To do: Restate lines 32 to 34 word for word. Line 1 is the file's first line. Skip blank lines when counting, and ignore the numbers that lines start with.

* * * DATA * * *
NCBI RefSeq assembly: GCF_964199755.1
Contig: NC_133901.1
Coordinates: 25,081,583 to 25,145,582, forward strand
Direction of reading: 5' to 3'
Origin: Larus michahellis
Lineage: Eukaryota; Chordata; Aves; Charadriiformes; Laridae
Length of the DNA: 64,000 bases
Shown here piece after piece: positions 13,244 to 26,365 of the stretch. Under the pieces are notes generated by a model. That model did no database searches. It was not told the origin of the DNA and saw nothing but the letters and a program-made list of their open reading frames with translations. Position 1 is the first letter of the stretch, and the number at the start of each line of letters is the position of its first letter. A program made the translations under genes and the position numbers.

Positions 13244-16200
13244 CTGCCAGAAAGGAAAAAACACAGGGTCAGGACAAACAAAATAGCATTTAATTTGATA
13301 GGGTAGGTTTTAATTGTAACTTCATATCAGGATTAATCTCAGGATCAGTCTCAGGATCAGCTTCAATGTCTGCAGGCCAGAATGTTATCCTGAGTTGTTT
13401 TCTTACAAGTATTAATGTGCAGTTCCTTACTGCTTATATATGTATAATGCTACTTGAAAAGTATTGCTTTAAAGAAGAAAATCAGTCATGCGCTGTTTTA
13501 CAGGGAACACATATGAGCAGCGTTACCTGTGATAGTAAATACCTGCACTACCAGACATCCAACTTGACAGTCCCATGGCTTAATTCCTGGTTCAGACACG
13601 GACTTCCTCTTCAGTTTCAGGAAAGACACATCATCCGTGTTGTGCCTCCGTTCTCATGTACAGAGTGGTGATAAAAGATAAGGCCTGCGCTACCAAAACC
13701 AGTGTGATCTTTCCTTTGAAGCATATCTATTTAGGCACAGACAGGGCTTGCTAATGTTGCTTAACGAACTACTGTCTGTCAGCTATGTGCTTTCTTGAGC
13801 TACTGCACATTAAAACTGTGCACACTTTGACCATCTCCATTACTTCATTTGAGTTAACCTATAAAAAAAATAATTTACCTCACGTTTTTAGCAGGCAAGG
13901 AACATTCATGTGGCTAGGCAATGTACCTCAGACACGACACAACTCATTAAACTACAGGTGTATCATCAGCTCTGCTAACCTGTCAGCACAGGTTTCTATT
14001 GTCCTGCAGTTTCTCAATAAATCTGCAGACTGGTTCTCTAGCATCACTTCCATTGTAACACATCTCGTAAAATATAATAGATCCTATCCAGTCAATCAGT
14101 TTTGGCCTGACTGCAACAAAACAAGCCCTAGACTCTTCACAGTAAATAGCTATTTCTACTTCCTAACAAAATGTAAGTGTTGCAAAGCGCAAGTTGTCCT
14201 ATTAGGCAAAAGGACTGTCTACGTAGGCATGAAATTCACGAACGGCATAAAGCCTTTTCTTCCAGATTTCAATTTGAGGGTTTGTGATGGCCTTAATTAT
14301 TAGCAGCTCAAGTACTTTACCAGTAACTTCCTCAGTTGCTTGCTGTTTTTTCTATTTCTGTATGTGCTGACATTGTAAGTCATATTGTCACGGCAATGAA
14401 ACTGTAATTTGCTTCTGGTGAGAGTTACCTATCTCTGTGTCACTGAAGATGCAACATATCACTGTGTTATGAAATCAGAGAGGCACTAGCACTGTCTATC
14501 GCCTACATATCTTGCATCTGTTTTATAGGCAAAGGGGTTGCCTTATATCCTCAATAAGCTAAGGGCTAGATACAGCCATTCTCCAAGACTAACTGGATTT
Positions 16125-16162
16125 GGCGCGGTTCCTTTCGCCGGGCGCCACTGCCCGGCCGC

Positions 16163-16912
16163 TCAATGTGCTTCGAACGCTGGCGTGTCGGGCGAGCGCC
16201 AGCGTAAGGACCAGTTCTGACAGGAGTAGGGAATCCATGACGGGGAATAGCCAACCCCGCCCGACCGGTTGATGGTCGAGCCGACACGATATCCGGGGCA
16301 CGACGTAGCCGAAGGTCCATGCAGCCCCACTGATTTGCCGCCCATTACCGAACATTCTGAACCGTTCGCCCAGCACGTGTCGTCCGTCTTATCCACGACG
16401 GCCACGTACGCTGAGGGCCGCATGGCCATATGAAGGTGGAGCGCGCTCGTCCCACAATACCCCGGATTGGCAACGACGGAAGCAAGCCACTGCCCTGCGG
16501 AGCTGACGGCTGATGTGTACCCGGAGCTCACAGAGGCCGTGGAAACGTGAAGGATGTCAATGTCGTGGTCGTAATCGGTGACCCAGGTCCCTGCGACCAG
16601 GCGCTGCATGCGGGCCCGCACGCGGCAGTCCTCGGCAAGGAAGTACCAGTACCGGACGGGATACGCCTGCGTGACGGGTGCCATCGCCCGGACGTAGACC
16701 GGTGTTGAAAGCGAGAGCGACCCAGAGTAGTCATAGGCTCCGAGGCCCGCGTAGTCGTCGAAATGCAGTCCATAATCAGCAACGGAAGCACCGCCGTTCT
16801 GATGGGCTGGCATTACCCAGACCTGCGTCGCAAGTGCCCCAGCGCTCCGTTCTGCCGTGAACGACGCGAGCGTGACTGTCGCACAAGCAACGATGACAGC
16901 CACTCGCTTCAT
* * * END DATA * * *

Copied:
16601 GCGCTGCATGCGGGCCCGCACGCGGCAGTCCTCGGCAAGGAAGTACCAGTACCGGACGGGATACGCCTGCGTGACGGGTGCCATCGCCCGGACGTAGACC
16701 GGTGTTGAAAGCGAGAGCGACCCAGAGTAGTCATAGGCTCCGAGGCCCGCGTAGTCGTCGAAATGCAGTCCATAATCAGCAACGGAAGCACCGCCGTTCT
16801 GATGGGCTGGCATTACCCAGACCTGCGTCGCAAGTGCCCCAGCGCTCCGTTCTGCCGTGAACGACGCGAGCGTGACTGTCGCACAAGCAACGATGACAGC